Understanding strategic adaptation in dual-task situations as cognitively bounded rational behavior
|Author:||Dr. Chris Janssen University College London|
|Date:||July 30, 2012|
Multitasking often involves making trade-offs about the level of performance on each task, as expressed in for example speed and accuracy of performance (e.g., Norman & Bobrow, 1975; Navon & Gopher, 1979). Given these trade-offs, multiple strategies for interleaving the tasks are often available. In a given setting, what strategy do people settle on? In this talk I will discuss how the trade-off that people make can be understood as being "cognitively bounded rational". Performance is limited by constraints that come from the task environment and cognition. If, given these constraints, multiple strategies for interleaving tasks are available, then people will interleave tasks in a way that aligns with their local priority objective, or which maximizes the value of an objective payoff function that evaluates performance. I will provide an overview of a series of studies (and associated cognitive models) that I conducted as part of my PhD research to investigate this hypothesis. Limitations and implications will be discussed.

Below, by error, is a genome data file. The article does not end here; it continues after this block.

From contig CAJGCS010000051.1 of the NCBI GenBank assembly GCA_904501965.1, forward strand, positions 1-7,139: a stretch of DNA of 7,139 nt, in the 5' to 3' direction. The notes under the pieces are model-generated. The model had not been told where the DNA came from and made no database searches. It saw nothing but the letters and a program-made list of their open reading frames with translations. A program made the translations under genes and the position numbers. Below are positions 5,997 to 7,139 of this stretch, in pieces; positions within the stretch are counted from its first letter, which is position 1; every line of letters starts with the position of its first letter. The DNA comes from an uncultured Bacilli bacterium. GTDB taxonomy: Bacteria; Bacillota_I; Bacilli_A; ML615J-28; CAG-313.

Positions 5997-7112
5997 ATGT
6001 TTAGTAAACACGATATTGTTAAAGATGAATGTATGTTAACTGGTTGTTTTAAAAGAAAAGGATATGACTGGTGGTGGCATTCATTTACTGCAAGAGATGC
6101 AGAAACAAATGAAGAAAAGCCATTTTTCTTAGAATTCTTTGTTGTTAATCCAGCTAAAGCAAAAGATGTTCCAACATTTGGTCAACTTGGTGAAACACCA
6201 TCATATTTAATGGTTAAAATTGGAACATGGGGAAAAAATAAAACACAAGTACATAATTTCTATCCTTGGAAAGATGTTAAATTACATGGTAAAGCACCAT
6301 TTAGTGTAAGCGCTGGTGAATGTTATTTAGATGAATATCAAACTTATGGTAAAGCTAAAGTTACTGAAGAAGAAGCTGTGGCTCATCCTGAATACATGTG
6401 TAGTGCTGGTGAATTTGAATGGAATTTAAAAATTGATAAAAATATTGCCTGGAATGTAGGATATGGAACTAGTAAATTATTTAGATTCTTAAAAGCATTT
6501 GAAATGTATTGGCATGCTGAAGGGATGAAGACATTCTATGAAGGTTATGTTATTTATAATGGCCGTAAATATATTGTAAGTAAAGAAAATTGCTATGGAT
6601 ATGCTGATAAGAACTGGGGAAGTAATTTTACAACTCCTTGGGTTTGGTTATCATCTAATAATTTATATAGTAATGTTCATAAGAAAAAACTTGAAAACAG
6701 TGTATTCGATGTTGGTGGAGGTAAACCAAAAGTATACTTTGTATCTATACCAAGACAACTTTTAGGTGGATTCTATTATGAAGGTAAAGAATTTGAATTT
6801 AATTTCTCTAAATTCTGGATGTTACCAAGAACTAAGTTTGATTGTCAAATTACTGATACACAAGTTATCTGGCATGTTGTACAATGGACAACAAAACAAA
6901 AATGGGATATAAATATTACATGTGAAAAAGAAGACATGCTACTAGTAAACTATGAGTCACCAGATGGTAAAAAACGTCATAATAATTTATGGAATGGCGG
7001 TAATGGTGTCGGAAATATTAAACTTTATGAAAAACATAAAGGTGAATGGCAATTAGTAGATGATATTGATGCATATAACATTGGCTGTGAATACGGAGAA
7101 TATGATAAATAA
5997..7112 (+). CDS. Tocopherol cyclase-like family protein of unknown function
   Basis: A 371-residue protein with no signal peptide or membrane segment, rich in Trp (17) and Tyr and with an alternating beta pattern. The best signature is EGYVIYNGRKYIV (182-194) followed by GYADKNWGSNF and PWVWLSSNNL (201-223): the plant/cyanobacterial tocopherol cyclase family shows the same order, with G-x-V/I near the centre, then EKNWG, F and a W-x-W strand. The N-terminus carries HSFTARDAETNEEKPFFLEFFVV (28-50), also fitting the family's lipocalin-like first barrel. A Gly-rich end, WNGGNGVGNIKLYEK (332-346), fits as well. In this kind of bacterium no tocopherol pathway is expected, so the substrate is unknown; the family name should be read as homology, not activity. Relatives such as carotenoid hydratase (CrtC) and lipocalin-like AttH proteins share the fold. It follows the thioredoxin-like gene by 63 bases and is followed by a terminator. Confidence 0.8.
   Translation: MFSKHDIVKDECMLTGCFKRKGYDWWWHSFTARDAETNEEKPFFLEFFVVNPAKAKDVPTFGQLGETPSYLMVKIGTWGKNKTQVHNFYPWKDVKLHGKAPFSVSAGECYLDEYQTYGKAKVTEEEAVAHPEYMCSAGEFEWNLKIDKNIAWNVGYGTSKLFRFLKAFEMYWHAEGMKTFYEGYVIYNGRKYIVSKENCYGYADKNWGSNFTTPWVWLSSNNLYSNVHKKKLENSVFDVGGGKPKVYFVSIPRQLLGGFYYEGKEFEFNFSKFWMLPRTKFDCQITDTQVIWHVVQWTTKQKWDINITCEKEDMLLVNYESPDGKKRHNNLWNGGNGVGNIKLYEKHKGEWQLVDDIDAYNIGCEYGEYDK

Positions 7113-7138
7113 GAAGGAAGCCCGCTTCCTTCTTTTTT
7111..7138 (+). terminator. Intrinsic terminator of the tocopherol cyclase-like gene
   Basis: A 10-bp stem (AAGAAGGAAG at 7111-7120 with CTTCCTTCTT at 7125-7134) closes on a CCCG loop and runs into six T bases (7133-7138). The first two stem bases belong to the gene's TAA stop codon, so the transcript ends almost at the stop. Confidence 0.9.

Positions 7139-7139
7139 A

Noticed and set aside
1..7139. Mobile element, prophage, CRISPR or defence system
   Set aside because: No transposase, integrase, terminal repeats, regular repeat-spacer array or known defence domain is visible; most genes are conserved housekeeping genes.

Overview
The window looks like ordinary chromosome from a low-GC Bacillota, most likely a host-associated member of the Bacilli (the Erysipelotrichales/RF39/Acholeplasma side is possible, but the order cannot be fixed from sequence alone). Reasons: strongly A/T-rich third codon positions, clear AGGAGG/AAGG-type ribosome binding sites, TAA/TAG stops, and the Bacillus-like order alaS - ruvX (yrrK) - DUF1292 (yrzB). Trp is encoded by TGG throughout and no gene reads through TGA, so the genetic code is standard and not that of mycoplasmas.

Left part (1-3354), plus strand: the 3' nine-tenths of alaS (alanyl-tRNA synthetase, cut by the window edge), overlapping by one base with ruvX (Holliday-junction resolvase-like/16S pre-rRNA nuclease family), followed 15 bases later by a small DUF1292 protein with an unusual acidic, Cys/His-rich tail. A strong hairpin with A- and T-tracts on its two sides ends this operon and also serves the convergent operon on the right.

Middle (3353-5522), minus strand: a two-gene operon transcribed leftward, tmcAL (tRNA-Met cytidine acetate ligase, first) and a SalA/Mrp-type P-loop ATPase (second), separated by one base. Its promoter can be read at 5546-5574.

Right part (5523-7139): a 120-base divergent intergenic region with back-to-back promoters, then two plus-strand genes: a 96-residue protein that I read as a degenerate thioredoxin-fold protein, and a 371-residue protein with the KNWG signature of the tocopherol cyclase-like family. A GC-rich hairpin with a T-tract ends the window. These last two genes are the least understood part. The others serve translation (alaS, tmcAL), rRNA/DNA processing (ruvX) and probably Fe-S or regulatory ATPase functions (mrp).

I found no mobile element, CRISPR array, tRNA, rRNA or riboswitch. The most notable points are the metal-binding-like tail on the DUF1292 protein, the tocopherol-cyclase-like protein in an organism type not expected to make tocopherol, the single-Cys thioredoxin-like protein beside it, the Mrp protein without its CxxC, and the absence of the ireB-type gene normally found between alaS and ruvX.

Christian Janssen recently received his PhD in Human-Computer Interaction with cognitive science from University College London, where he worked with Duncan Brumby, John Dowell, Nick Chater (U. Warwick), and Andrew Howes (U. Birmingham). Chris' interests are in understanding human adaptive performance. He studies this using a combination of experimental studies and computational cognitive models. Before starting his PhD research, Chris studied at the University of Groningen (with Niels Taatgen and Hedderik van Rijn) and interned at Rensselaer Polytechnic Institute (with Wayne Gray). At the moment he is interning at Microsoft Research in Redmond, WA.